Surviving a Road Trip with Kids
Once upon a time road trips used to be fun. When it was just hubby and me, we would drive up to Coffs Harbour and enjoy the trip. The six hours would be spent listening to music, chatting about what we wanted out of life, and just enjoying each others company.
Skip forward a few years, and that once pleasant six-hour trip makes me an anxious mess.
With a one and a three-year-old now tagging along, surviving the drive with my sanity still intact is the only goal.
We did the trip up to Coffs last school holidays. Before we had even reached Chatswood my husband and I were fantasising about how great a Tesla would be right about now.
Having made it to the Mid-North Coast and back (with the return trip taking a painstakingly slow 8 hours due to bad traffic), I have a few tips on how to keep your sanity when road tripping with kids.
Align driving with sleep times
To drive up to Coffs we made the decision to leave at 7 pm around the kid’s bedtime. Not only would this mean we would avoid the ridiculous peak hour traffic over the Bridge, we also hoped that the kids would fall asleep fast.
So with the kids in their pyjamas all buckled into their seat belts, we set off for the night. Hubby had a few hours nap during the day to make sure he would not be too tired to drive late at night.
This tactic worked well for us this time around. Both kids fell asleep before we reached the other side of Sydney.
Be warned though, the sleep time tactic can backfire spectacularly. This time last year, when our little one was only about 6 months old we decided to use the same approach. It was the worst two hours of screaming I had ever heard. She was still in her capsule which she hated, so once she moved to a car seat that made all the difference.
Pack at least two changes of clothes
On that trip where the little one screamed for two hours she also vomited all over herself. What fun!
So it is best to always have a couple of changes of clothes within arms reach.
Even if you manage to avoid vomit there is always a drink that ends up spilt or food stains all down the front of a shirt.
Food is your friend
Pack lots and lots of snacks. By lots, I mean more than you could ever need for the duration of the trip. When you think you have enough, double it and you should be just about right.
When Miss 3 would start to get stir crazy and ask for the hundredth time ‘áre we there yet?’ a little snack would have the desired effect to keep her quiet. Even if only for a few minutes whilst she chewed.
If you have younger children who have not started solids yet, bring a few extra bottles along. The last thing you want is to end up in a traffic jam that delays your trip and not have enough milk to cover the delay. Of course, if you are still breastfeeding, factor in additional travel time to stop and feed.
Take proper pit stops
When we used to travel up to Coffs pre-kids we would power through with one quick drive-thru break. But with two kids in tow, we needed to be prepared to stop every couple of hours. Luckily we did not need to stop on the way up as the kids slept. But we drove back home during the day so stopped for half an hour twice along the way.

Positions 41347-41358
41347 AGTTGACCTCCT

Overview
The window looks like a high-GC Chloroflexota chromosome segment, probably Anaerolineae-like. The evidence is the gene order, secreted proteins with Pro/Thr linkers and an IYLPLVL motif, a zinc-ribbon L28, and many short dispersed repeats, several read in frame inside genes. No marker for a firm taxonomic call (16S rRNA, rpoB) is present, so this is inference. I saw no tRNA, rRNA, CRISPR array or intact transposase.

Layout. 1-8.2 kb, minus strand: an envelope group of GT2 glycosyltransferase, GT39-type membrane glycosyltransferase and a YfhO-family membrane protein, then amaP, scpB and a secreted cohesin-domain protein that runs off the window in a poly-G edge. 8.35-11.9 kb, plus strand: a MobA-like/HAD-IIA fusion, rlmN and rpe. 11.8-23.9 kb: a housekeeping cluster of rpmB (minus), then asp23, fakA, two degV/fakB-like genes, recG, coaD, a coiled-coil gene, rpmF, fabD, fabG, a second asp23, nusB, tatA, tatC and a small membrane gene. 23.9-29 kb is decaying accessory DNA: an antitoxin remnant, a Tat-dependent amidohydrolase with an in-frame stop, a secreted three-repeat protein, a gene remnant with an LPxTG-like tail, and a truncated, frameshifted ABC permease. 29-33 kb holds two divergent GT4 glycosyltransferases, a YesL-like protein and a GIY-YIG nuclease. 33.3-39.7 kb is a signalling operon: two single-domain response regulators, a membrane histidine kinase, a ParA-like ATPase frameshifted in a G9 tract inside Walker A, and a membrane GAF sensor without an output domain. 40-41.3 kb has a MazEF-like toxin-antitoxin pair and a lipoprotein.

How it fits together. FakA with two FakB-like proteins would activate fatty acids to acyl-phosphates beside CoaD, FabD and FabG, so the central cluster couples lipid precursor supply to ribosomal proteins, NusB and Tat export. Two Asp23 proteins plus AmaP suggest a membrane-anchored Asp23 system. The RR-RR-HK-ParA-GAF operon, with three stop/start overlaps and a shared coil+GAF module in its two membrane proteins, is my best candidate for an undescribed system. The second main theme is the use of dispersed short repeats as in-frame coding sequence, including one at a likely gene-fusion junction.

Give up the dream of arriving on time
Even getting out the door to go to the shops can be a chore. So packing for a road trip is never going to see you break any records for reaching your destination on time.
For us, there is always something that I remember we need to get from the house, just as we are about to pull out of the driveway.
With extra pit stops factored in it is best to give up the notion before you even leave the house that you will make the trip in the time frame Google Maps suggests.
Add some entertainment to the trip
My husband was lucky enough to be able to listen to his selection of music on the drive up the Coast as the kids slept.
On the drive home, we had Trolls, Moana and The Wiggles on rotation. It kept the kids somewhat amused. We also played spot the cows and horses which Miss 3 loved. We recited the alphabet about 50 times (can any 3-year-old get LMNOP right!?) A toddlers version of eye spy also added some entertainment.
Let me tell you how a toddler version of eye spy goes down. Miss 3 says “I spy with my little eye something red”. Mum and dad take turns guessing – red light, brake light, street signs, dad’s t-shirt. Nope, none of these is right. We give up, Miss 3 what is it? ‘’The door at kindy”. Yep, cos we would have totally guessed that given we are 3 hours away from kindy. Plus the door is actually more orange than red, but that’s a debate for another day.
For the 8 hours it took us to get home, we were pretty lucky that the kids only started to get stir crazy once we hit Warringah. This was when we needed to pull out the big guns. Miss 3 ended up watching Peppa Pig on dad’s phone and our 18-month-old was using a Peppa Pig paint program on the iPad.
We try and only bring out the electronics when we are a good way into the trip. Even I was over being in the car by the time we reached Sydney. So to avoid more whining I was more than happy for the kids to watch something that kept them entertained.
By setting realistic expectations before you set off on a trip, it can take a lot of the anxiety out of a long trip with kids. Do you have any other tips on surviving a car trip with little ones?